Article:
But... I struggled a bit with Troy's supposed irresistibility (although the description of their not terribly happy subsequent married life was well done). I did not understand why Fanny failed to meet with Troy when she followed him to his barracks. In looking back, Troy makes it clear that she stood him up - why? [I have since discovered the chapter which explains this as an appendix to my version - very annoying as it helps the story make sense and casts light on Troy's character].

I could have done without all the references to Greek mythology and the obsession with the stars in the (rather slow) opening chapters. The romance at the end felt very natural and provided a satisfactory conclusion. ( )
  pgchuis | Nov 4, 2014 |
Having read the complete works of Hardy when I was seventeen and eighteen, I have been hesitant to open a single volume since then, remembering that what appealed to me then was all the emotional thrust of his novels, something I wasn’t sure I’d appreciate all these years later.

I was pleasantly surprised then when I selected this early novel and discovered the amount of gentle humour the young Hardy injected into his prose. Take his description of the maltster’s son – ‘a young man about sixty-five, with a semi-bald head and one tooth in the left centre of his upper jaw, which made much of itself by standing prominent, like a milestone in a bank’.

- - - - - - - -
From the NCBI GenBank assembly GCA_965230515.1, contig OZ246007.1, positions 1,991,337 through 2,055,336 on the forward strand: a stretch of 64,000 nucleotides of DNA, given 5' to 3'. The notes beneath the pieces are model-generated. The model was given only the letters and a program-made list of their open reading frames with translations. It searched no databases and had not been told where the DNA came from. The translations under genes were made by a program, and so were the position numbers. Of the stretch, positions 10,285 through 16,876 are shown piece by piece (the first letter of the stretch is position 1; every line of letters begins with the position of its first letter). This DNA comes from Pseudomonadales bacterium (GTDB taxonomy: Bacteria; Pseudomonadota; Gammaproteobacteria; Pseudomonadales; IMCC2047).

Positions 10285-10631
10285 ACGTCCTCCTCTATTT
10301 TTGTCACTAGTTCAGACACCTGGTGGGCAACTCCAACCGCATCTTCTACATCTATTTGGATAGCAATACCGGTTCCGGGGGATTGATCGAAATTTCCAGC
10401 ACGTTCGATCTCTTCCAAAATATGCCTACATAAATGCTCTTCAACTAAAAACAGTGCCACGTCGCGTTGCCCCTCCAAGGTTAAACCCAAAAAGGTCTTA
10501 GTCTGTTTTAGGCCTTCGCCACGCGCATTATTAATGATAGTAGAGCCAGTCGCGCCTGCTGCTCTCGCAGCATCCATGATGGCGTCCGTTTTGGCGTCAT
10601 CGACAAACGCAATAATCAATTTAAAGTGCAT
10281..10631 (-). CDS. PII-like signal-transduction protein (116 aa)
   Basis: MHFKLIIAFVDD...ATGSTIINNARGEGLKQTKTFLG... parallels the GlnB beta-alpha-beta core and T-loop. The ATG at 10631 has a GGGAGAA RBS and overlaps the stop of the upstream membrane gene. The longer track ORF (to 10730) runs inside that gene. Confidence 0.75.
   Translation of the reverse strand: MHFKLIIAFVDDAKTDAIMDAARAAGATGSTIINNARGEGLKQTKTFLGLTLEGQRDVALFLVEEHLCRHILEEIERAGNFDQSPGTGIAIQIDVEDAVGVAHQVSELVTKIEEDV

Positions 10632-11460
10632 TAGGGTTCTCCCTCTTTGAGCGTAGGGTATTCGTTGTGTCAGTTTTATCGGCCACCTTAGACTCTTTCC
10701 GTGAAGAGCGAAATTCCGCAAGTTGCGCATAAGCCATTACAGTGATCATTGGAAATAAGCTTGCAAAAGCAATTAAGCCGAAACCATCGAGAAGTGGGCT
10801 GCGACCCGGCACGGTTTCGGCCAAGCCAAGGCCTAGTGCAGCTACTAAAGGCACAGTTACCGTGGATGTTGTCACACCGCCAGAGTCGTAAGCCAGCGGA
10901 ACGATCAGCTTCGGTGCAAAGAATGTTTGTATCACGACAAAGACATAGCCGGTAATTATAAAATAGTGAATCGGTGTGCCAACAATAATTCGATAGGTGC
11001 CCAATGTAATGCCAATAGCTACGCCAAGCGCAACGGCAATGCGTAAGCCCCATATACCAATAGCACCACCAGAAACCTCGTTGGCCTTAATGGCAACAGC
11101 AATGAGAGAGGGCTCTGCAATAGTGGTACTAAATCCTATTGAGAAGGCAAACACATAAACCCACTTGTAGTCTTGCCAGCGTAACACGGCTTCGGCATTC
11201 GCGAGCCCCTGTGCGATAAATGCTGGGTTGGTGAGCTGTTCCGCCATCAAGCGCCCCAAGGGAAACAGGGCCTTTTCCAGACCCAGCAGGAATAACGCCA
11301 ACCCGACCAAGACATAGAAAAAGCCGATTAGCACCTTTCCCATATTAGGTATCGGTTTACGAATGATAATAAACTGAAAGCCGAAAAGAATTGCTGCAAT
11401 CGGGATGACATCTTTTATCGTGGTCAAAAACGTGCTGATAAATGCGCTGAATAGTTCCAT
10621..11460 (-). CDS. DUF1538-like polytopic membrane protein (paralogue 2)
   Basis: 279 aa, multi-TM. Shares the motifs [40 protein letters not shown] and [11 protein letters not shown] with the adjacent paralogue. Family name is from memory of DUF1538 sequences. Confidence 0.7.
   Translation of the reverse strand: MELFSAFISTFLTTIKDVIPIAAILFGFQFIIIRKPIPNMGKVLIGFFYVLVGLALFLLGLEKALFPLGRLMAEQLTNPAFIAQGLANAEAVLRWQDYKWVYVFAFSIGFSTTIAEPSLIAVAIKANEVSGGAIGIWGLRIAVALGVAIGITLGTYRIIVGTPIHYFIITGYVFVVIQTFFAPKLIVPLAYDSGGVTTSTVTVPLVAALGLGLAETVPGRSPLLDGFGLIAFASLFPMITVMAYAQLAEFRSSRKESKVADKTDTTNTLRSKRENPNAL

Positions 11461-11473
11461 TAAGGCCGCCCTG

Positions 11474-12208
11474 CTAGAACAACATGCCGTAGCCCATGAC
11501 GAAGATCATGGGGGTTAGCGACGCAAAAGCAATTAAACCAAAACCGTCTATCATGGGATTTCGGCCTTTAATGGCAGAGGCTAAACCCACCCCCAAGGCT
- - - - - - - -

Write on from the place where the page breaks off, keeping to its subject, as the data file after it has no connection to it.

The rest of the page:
That ‘milestone in a bank’ is typical of the way this novel transports the reader back to a pre-industrial age, at least in Hardy’s Wessex, setting this novel, anyway, in the past and celebrating its slowness to change: ‘In London, twenty or thirty years are old times . . . in Weatherbury three or four score years were included in the mere present, and nothing less than a century set a mark on its face or tone’. I guess the old ways of rural England are represented most by Hardy’s clutch of the local agricultural workers from Coggan to Cain Ball. I can see how their lengthy, wandering conversations could irritate a modern reader and at times I felt that Hardy’s portrayal of such rural folk was close to patronising in the humour he derives from them, but in today’s age of environmental destruction I appreciated their closeness to the land and animals that sustained them. Gabriel saving the bloated sheep is a scene that remains in my mind as does the way he and Coggan were able to track Bathsheba’s horse and carriage with such insight from examining the ruts and footprints.